Why Slow Growth Numbers in the Craft Beer Industry Don't Tell the Whole Story
“Beer lovers want to support businesses that align with their values and are having a positive impact on their local communities and our larger society.”
It's no secret that 2017 was a bit of a rough year for the craft beer industry. Production volume continued to grow, but at the slowest pace it’s seen in over a decade. However, despite its slowing pace, last year’s recently released statics from the Brewers Association (BA), the craft beer industry trade group, paint an extremely positive picture in a slightly different regard: the general ethos of craft beer appears to still be alive and well.
According to the BA, in 2017, craft brewers saw a five percent rise in volume, down from six percent the year before, and significantly down from previous years of double-digit growth. However, a larger takeaway exists when looking at the beer industry as a whole. Last year, the retail dollar value of craft beer saw an 8 percent increase, giving craft a 23.4 percent share of the dollar value market. The BA also points out that smaller microbreweries and brewpubs delivered 76 percent of the craft brewer growth. Meanwhile, the beer market as a whole, including large macro-brewers like Anheuser-Busch and MillerCoors, saw volumes drop by one percent for the year.
Putting all those metrics together, what emerges is that though “craft” beer – as formally defined by the Brewers Association – may be seeing slower growth, the implication is that smaller local breweries, ones that are essentially the same size now as the ones that got the craft beer explosion rolling again a decade ago – are still thriving.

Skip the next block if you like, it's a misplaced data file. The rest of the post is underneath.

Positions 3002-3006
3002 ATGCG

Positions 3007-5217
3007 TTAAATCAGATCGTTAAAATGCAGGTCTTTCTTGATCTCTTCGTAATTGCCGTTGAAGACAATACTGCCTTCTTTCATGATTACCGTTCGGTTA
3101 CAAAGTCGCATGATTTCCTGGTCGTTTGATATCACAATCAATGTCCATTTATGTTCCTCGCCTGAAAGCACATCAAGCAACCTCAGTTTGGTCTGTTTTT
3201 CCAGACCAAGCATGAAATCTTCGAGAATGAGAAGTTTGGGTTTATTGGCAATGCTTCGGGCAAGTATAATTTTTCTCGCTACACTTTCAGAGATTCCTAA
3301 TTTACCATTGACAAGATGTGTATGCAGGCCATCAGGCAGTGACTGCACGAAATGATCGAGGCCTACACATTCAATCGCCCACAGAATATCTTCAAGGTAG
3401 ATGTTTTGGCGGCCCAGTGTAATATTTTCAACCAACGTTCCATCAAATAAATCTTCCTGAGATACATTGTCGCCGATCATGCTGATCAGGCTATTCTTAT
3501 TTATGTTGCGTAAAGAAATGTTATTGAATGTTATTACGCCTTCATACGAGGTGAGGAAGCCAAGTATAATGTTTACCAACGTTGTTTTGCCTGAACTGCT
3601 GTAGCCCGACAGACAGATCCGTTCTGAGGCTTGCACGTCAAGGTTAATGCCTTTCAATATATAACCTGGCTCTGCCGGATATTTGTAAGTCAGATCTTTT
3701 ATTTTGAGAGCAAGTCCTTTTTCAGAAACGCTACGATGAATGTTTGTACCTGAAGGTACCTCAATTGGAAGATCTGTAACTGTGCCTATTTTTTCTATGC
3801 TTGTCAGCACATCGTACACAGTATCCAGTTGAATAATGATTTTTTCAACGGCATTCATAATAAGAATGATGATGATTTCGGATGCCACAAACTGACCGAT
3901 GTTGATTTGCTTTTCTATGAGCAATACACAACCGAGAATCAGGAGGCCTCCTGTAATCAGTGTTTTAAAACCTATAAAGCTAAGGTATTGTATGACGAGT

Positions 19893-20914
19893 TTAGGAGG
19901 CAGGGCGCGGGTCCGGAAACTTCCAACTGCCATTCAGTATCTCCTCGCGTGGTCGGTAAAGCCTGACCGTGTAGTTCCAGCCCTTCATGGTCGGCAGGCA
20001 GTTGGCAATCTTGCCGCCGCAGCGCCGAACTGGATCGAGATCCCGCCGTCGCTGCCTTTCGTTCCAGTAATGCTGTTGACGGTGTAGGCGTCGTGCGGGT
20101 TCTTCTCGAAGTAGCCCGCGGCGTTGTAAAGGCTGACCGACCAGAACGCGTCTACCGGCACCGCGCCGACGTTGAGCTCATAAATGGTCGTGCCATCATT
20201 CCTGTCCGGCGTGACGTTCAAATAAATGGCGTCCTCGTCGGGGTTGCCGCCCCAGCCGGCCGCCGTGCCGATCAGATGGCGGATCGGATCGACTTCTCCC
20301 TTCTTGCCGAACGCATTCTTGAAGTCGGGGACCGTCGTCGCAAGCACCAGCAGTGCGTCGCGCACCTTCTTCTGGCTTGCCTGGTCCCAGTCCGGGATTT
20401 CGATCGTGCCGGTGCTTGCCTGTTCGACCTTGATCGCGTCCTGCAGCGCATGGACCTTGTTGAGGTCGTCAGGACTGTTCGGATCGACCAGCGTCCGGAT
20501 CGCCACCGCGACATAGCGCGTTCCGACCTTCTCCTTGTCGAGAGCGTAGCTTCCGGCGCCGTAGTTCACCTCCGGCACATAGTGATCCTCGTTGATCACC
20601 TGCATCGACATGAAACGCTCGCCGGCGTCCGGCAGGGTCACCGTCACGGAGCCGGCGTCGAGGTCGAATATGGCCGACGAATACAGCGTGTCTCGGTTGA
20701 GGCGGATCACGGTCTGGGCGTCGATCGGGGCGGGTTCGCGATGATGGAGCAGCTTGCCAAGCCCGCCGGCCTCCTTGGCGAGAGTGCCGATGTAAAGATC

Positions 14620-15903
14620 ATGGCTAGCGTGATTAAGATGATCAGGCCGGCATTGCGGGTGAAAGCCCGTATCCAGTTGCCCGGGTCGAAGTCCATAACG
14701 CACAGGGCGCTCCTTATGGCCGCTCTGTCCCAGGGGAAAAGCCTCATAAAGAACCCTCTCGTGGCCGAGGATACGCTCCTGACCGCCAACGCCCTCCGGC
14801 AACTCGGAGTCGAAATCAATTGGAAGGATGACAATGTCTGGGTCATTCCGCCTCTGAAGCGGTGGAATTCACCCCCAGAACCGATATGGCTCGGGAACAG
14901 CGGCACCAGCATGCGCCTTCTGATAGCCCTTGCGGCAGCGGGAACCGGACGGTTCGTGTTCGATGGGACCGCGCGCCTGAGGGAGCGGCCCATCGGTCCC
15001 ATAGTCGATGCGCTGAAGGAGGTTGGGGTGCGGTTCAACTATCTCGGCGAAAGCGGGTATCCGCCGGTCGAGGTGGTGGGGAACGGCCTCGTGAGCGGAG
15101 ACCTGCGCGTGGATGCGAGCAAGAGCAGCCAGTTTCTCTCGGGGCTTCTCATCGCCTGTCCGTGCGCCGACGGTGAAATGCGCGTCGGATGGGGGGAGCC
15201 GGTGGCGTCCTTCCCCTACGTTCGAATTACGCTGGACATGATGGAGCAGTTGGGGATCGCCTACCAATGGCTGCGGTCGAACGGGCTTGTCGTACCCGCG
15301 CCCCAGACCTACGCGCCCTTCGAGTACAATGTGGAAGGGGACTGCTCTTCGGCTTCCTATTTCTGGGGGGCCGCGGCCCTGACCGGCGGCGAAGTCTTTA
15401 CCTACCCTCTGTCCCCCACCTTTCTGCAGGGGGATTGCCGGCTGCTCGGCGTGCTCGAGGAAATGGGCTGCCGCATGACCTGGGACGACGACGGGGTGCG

Yes, people are buying less beer in total, but instead, they’re willing to spend more money to get beer from smaller producers – many of which still strictly adhere to the ethos that got craft beer off the ground: quality brews independently made and locally sold.
“Growth for the craft brewing industry is adapting to the new realities of a mature market landscape,” Bart Watson, the Brewers Association’s chief economist, said in a statement. “Beer lovers are trending toward supporting their local small and independent community craft breweries.”
For that reason, the most telling number in the BA’s report is one that continues to shoot skyward at an outrageous pace: The BA has pegged the official number of breweries for 2017 at 6,372 – a 16 percent increase from the year before – with 6,064 of those brewers fitting the microbrewery or brewpub definition. “Beer lovers want to support businesses that align with their values and are having a positive impact on their local communities and our larger society,” Watson later added.
The beer industry as a whole may be struggling, but beer lovers’ dedication to the craft beer ideology would seem to be as strong as ever. If anything, maybe it’s the BA’s definition of “craft” which doesn’t quite reflect what’s happening in the marketplace. Apparently, some of those craft brewers may be too big for craft drinkers’ tastes.